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October 2011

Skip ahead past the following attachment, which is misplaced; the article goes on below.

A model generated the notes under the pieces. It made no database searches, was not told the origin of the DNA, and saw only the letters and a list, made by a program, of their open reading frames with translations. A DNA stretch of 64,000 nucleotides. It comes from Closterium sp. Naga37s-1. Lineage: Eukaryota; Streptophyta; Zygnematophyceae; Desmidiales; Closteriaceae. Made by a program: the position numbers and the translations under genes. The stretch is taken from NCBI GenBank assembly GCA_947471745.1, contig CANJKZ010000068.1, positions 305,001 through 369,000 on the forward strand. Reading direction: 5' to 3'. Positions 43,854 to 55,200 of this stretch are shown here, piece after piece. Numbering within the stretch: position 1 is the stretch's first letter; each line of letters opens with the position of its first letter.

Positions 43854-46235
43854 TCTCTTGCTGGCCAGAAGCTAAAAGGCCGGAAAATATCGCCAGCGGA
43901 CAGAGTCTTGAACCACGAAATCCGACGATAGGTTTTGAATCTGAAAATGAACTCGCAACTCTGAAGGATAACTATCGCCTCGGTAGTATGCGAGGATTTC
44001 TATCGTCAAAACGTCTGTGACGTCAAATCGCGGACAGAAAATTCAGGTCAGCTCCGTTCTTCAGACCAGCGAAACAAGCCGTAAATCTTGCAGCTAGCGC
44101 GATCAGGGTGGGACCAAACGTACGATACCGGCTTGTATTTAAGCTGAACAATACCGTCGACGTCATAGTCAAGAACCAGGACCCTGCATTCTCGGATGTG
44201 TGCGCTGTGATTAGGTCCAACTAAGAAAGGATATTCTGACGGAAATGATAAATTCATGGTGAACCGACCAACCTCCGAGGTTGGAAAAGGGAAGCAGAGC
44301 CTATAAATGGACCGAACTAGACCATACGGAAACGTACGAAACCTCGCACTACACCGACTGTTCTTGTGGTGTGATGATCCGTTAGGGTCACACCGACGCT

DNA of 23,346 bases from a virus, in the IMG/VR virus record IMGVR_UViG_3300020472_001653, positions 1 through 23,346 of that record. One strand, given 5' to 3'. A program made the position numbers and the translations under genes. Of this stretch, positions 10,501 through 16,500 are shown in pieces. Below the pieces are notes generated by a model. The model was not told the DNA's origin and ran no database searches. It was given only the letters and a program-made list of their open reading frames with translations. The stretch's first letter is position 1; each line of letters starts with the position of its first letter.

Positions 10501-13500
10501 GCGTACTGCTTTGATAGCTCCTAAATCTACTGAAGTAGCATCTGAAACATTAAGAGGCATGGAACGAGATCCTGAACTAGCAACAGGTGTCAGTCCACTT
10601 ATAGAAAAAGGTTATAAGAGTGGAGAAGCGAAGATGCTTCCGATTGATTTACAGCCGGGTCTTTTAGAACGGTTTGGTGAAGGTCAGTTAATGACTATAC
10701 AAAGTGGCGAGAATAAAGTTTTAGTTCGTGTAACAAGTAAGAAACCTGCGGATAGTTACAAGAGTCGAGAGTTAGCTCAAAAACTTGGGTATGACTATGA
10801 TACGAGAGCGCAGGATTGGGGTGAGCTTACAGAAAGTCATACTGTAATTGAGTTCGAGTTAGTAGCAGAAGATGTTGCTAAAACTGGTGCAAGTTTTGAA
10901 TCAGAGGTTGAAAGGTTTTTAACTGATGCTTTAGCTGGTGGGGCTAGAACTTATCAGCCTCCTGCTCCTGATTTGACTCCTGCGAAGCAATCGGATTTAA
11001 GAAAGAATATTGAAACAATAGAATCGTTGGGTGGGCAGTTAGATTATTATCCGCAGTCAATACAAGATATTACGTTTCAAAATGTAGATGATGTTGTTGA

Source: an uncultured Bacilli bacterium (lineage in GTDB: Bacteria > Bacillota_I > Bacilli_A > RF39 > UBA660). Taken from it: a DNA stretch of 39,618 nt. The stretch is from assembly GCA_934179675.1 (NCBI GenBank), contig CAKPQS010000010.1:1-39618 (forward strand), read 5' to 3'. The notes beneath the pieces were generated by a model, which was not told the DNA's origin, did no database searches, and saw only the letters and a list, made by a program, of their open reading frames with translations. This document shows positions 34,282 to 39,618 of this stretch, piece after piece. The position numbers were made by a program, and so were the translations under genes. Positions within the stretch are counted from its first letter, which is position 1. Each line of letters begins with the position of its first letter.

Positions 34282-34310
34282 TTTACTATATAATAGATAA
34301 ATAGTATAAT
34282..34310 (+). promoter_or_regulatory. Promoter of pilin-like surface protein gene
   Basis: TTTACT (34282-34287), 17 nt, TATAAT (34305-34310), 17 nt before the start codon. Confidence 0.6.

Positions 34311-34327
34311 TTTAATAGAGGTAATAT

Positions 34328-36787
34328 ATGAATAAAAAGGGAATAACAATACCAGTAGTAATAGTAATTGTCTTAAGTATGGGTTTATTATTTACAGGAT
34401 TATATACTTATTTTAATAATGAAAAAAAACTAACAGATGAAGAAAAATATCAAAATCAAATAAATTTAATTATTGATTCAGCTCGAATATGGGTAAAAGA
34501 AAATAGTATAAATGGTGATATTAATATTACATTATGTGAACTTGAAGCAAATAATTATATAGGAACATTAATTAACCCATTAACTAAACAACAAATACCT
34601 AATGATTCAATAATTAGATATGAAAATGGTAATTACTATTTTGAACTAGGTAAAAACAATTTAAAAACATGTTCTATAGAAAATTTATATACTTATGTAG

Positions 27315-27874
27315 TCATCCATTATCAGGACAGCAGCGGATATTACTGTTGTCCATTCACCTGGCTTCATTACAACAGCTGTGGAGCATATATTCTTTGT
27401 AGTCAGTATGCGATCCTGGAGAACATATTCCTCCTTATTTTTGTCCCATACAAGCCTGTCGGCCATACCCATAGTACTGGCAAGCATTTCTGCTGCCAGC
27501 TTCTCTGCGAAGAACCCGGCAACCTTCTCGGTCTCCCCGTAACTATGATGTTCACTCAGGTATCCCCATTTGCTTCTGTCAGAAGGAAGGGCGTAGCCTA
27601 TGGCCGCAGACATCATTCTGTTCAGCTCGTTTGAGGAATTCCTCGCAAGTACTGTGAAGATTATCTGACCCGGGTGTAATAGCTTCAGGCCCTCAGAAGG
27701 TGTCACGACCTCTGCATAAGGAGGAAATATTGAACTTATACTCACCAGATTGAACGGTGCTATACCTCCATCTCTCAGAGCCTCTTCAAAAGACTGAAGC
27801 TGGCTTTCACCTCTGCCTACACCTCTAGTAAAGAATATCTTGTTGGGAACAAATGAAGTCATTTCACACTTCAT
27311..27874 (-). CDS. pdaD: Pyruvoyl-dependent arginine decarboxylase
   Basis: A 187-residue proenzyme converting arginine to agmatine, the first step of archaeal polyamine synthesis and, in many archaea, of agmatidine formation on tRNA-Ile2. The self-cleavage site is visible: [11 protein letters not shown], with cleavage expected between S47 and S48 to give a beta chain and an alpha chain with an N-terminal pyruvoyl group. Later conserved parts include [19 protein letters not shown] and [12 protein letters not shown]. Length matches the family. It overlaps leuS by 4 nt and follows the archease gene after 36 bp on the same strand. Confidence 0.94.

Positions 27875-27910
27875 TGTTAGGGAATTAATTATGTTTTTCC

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special report Post production ate my storage By THOMAS COUGHLIN President Coughlin Associates Atascadero, CA ideo editing and other post produc- tion activities require high-perfor- mance storage devices and systems that can stream content without interruption and provide very low latencies to support creative work. In addition, frame rates for movie content are increasing from the histori- cal 24 frames per second (fps) to 48fps (being used in the production of The Hobbit by Peter Jackson) and may eventually be as high as 300fps. 4K production is commonplace but 6K and even 8K movie production is starting to appear in pro video projects. Video resolu- tions of 16K and even higher are contem- plated in the future. NHK from Japan has been making steady progress on their Super Hi-Vision TV that could display 33 megapixel video with 22:1 multichannel sound. As video resolution and frame rates increase and stereoscopic proj- ects multiply, the storage capacity and band- width performance of these devices and sys- tems becomes staggering. A calculation shows that 7680x4320 pixel resolution, V 24-bit/pixel, video content would require 90GB/s data rates and 322 TB/hour of content. If this was full stereoscopic capture then these require- ments would double. Truly the bandwidth and capacity requirements to work with future rich media formats are staggering! SMPTE STORAGE SURVEY: DON'T STOP THE CAMERAS In late 2010, Coughlin Associates did a professional media and entertainment stor- FIGURE 1. CONTENT SHOT FOR AN HOUR OF COMPLETED WORK 20% 8% 27% 4-6 hours Other 1-3 hours 10-12 Hours 14% 4% 27% 1 hour 7-9 Hours Figure 1: Note that 55 percent of the respondents said that they capture four hours or more of original content for one hour of completed work. 40 Post • October 2011 age survey that was a follow-up survey to one performed in 2009. This survey provided information guiding the 2011 Digital Storage for Media and Entertainment Report, Cough- lin Associates, 2011. networks due to their higher performance and lower overhead. However, with higher performance of IP-based networks, more SANS in post environments are starting to use these less expensive options. An exten- FIGURE 2. SCHEMATIC OF A NONLINEAR EDITING STATION LOCAL DISC NAS OR SAN VIDEO EDITING SESSION GE CARD OR HBA GE OR FC SHARED STORAGE three-color, 300fps In addition to higher resolution content, the lower costs for digital content capture encourage media crews to capture more content. Essentially, since there is little cost in keeping the camera on, they just keep them running. As a result, the number of hours of captured content for an hour of final content has swelled. A BIT OF DAS, A BIT OF NAS Nonlinear editing is generally done from uncompressed, or at most slightly compressed, source content since heavy compression can lead to loss of resolution and can cause timing problems. However, the actual editing may use lower resolution proxies with the editing changes incorporated into the uncompressed content after editing is done. Figure 2 is a schematic of a nonlinear editing station show- ing local direct attached disk storage as well as an optional connection to shared online stor- age via a Fibre Channel- or Ethernet-based (e.g. iSCSI) SAN and a host bus adapter (HBA) or Ethernet card. For a large enough facility with several editing chairs, shared storage allows the local storage (known as Direct Attached Storage) to be kept at roughly 30 minutes per station. Storage networks are used in all the NLE market segments but are more likely for the higher-end market segments. Video SANs today may still use Fibre Channel storage GE CARD OR HBA RAM NLE WORKSTATION sion of IP networks is to use some resources through the Internet (private clouds) for some post processes or to enable collabora- tive workflows. According to our survey participants, there is a general increase in the use of shared stor- age (SAN/NAS) and a decrease in DAS stor- age as the number of seats (people working in a facility) increases. 94 percent of the par- ticipants in larger facilities (greater than 500 seats) used shared storage. (See Figure 3, on page 47.) Asked about use of direct attached and network storage in digital editing and post, the survey had the following statistics: • 83.8 percent had DAS (down from 91 percent in '09) • Over 69 percent of these had more than 1TB of DAS (up from 52 percent in '09) • 81.2 percent had NAS or SAN (about same as in '09) • Over 58 percent had more than 16TB of NAS or SAN (up from 44 percent in '09) REMAINS OF THE DAY Once post content is created it must be kept for an indefinite period. The ever-lower- ing costs of digital storage make this easier and easier to do. As shown in Figure 4 (on page 47) about half of the total cost of continued on page 47

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